Fahrenheit 451 is a dystopian novel by Ray Bradbury.
Syntax and diction are very important in writing; syntax is the structure of a sentence, while diction is the deliberate use of words and synonyms. Ray Bradbury, as a classic author of sci-fi and fantasy, used words and sentence structure in very specific ways. In Fahrenheit 451, Bradbury used many grammatical devices to evoke important themes, such as isolation and dehumanization. When Montag's wife Mildrid attempts suicide, two men arrive to pump her stomach and change her blood. Montag is struck by their casual attitude.
And the men with the cigarettes in their straight-lined mouths, the men with the eyes of puff-adders, took up their load of machine and tube, their case of liquid melancholy and the slow dark sludge of nameless stuff, and strolled out the door.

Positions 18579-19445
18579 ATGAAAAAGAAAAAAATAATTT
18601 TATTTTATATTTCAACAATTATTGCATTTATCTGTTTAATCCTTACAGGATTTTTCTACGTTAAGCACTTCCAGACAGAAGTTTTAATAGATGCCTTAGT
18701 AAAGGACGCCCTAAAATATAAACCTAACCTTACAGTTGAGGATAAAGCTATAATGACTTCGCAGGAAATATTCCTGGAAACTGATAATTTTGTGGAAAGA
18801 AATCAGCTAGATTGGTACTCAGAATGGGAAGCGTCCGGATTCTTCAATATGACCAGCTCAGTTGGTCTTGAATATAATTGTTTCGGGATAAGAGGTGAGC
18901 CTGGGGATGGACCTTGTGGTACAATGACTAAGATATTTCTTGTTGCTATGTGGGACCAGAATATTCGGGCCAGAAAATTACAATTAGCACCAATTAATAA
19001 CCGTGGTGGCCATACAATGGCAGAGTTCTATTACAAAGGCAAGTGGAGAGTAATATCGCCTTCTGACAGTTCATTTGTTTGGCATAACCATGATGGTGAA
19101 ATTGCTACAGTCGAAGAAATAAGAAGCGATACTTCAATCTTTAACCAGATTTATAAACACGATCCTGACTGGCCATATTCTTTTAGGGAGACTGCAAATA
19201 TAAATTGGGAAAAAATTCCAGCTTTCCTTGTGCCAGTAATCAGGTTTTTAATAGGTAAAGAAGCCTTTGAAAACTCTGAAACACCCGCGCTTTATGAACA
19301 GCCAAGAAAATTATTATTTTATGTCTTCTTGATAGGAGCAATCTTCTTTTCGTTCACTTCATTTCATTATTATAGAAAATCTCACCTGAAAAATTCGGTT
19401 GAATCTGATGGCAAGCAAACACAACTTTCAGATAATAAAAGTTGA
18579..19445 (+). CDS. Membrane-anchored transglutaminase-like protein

(Bradbury, Fahrenheit 451)
For syntax, Bradbury uses a type of sentence called "run-on." The sentence is broken by commas, but with no other dividing punctuation. The sentence is breathless, not impersonal, and so draws the reader in with a presumed familiarity.
For diction, the use of non-medical terms acts to create an emotional distance between the patient and the treatment. Mildrid's blood is "liquid melancholy," not the stuff of life but instead of misery and isolation. Her stomach contents are a "slow dark sludge of nameless stuff" instead of simply poisoned material. The operators consider this a simple procedure, not even needing medical expertise, but Bradbury's writing creates the sense that even if the procedure is successful, the patient is still isolated from humanity, without ambition or purpose.